Wednesday, November 26, 2014

Promising drug for advanced bladder cancer given breakthrough status

Genentech video. Click to view 
CANCER DIGEST – Nov. 26, 2014 – A team of British scientists are reporting made a major breakthrough with a new therapy for advanced bladder cancer - for which there have been no major treatment advances in the past 30 years.

Led by Dr. Tom Powles, consultant medical oncologist, Barts Cancer Institute, Queen Mary University of London, the researchers published early results of a small phase I study today in the journal Nature.

Thursday, November 20, 2014

Malaria drug may be effective treatment for colorectal cancer

Artemisinin comes from the plant 
Artemisia annua - Image courtesy
University of St George's London 
CANCER DIGEST – Nov. 20, 2014 – A common malaria drug could reduce recurrence of colorectal cancer providing a inexpensive alternative to current expensive chemotherapy given before surgery.

In an early pilot study, the drug, artesunaten, was given in 14 daily doses to 12 patients prior to surgery for colon cancer. Eleven similar patients were given a placebo before surgery. 

Monday, November 17, 2014

Anti-leukemia drug may also work against ovarian cancer

Ovarian cancer cells are shown
forming small tumor. Image courtesy
of University of Gothenburg
CANCER DIGEST – Nov. 17, 2014 – An experimental monoclonal antibody called cirmtuzumab is currently in a first-in-human phase 1 clinical trial to assess its safety and effectiveness in treating chronic lymphocytic leukemia CLL may also prove effective against ovarian cancer as well as others, a new study shows.

Developed at UC San Diego Moores Cancer Center by Thomas Kipps, MD, PhD, and colleagues, cirmtuzumab targets a specific protein that is normally inactive in adult normal cells. The new study appears on the Nov. 17 online early edition of the Proceedings of the National Academy of Sciences (PNAS).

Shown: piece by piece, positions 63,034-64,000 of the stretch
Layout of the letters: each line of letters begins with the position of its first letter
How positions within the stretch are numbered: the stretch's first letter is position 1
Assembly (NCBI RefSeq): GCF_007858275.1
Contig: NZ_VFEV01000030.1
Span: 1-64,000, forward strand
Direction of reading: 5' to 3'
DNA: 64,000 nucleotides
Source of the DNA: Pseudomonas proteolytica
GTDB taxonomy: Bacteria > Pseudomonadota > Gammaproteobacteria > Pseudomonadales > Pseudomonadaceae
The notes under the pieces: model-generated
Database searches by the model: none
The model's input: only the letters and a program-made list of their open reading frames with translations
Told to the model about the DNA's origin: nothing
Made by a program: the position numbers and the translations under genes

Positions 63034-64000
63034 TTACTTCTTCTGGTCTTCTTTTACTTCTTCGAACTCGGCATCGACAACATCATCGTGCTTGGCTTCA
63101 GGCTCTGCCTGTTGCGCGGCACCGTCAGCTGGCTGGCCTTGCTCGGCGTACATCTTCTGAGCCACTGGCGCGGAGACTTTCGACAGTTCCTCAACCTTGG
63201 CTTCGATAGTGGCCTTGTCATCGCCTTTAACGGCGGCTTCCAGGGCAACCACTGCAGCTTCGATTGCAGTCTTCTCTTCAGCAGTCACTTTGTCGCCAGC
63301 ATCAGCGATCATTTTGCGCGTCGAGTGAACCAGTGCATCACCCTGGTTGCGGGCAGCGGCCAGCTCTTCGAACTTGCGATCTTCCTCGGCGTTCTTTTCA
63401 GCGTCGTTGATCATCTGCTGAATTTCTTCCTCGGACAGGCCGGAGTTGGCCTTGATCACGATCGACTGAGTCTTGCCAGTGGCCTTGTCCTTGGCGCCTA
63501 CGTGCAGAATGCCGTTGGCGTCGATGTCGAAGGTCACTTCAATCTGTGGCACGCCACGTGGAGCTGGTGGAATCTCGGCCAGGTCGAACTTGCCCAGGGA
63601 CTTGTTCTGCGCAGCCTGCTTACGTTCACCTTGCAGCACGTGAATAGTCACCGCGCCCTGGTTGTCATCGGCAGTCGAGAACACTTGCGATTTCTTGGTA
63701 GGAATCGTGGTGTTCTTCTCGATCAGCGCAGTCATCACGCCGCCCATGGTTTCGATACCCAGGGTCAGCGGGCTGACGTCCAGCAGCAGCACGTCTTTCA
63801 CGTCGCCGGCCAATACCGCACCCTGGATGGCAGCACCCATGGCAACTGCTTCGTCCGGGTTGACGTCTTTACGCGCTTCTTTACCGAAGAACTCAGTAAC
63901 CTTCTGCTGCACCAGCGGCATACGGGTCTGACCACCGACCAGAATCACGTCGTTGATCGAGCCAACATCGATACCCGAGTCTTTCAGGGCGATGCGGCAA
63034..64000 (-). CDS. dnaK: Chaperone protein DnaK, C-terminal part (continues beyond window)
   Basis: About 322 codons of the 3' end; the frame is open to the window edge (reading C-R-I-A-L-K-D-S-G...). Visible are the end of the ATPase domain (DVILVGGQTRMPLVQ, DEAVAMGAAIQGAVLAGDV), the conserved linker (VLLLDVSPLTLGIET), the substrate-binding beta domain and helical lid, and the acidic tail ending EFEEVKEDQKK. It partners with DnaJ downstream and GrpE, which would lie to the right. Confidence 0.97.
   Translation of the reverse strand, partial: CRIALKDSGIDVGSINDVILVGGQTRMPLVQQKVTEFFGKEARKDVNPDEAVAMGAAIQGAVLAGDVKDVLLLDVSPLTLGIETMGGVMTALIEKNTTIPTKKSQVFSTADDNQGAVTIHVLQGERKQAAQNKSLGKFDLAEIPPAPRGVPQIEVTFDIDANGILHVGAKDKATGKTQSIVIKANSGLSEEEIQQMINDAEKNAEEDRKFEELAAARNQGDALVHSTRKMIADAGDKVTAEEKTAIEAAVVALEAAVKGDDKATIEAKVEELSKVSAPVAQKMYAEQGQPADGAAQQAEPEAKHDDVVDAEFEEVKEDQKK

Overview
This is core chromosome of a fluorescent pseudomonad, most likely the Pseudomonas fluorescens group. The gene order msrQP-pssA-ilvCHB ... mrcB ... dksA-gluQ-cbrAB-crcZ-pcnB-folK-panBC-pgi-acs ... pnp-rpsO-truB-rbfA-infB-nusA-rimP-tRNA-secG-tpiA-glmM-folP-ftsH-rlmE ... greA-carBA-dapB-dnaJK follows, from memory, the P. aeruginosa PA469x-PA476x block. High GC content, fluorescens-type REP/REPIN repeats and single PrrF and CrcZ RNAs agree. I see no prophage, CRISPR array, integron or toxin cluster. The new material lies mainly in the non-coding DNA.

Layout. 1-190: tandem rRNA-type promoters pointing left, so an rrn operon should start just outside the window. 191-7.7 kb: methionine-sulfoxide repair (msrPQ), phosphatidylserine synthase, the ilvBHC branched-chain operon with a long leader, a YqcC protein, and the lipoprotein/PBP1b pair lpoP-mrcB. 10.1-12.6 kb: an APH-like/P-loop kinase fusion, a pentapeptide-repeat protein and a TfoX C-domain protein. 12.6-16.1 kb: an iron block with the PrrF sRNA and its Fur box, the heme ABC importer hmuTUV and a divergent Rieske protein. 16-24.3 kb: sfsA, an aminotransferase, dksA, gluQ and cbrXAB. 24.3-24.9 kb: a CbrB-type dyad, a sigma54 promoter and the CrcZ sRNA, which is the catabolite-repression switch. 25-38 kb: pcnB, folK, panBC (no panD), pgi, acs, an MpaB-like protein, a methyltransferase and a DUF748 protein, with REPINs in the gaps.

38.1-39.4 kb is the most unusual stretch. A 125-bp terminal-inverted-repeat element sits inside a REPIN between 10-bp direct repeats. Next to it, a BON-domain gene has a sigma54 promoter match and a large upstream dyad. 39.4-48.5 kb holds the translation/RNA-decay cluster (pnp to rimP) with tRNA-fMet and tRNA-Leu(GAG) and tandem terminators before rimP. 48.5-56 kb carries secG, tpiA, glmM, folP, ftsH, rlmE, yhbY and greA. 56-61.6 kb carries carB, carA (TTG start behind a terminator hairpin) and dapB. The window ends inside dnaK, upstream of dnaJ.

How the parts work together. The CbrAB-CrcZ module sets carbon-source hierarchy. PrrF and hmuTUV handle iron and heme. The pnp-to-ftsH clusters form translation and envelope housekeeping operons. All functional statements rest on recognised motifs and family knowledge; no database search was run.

Wednesday, November 12, 2014

Test predicts prostate cancer recurrence

YouTube courtesy Princess Margaret Cancer
University of Toronto
CANCER DIGEST – Nov. 12, 2014 – Researchers have developed a genetic test to identify which men are at highest risk for prostate cancer recurrence after treatment with surgery or radiotherapy.

The researchers developed the genetic test with two groups of patients. In the first group, the team analyzed DNA from initial diagnostic biopsies of 126 men who were treated with image-guided radiotherapy (IGRT) and followed for an average 7.8 years.

Monday, November 10, 2014

New drug shows promise for people with BRCA1 or 2 cancers

CANCER DIGEST – Nov. 10, 2014 – People with certain cancers that stem from mutations of the BRCA1 or BRCA2 gene may soon have another treatment option to slow the cancer progression.

In an early stage clinical trial of the twice-daily drug olaparib, 26 percent of patients had their tumors shrink or disappear for up to 7 months. The phase II trial was designed to determine whether tumors responded to the drug. Whether the drug significantly increases survival will need to be tested in larger phase III studies.

Friday, November 7, 2014

Colorectal cancer increasing in young adults

Colorectal cancer 
rates are lower for 
most people, but up 
for young adults –
photo: NIH archives
CANCER DIGEST – Nov. 7, 2011 – The number of people aged 20-34 with colorectal cancer increased by nearly 2 percent from 1975 to 2010, but declined overall by a little less than 1 percent.

Using data from the Surveillance, Epidemiology and End Results (SEER) colorectal cancer registry, researchers from the University of Texas MD Anderson Cancer Center analyzed trends in four age ranges of 393,241 patients diagnosed with colon or rectal cancer from 1975 through 2010. The study was published in the current issue of JAMA Surgery.

Tuesday, November 4, 2014

Combination therapy boosts melanoma survival by 50 percent

CANCER DIGEST – Nov. 4, 2014 – Patients with metastatic melanoma who were treated with an unusual combination of an immunotherapy with an immune stimulant survived 50 percent longer compared to patients who received only the immunotherapy.

The study by Dana-Farber Cancer Institute scientists enrolled 245 patients with stage 3 or stage 4 metastatic melanoma who had been treated with other drugs.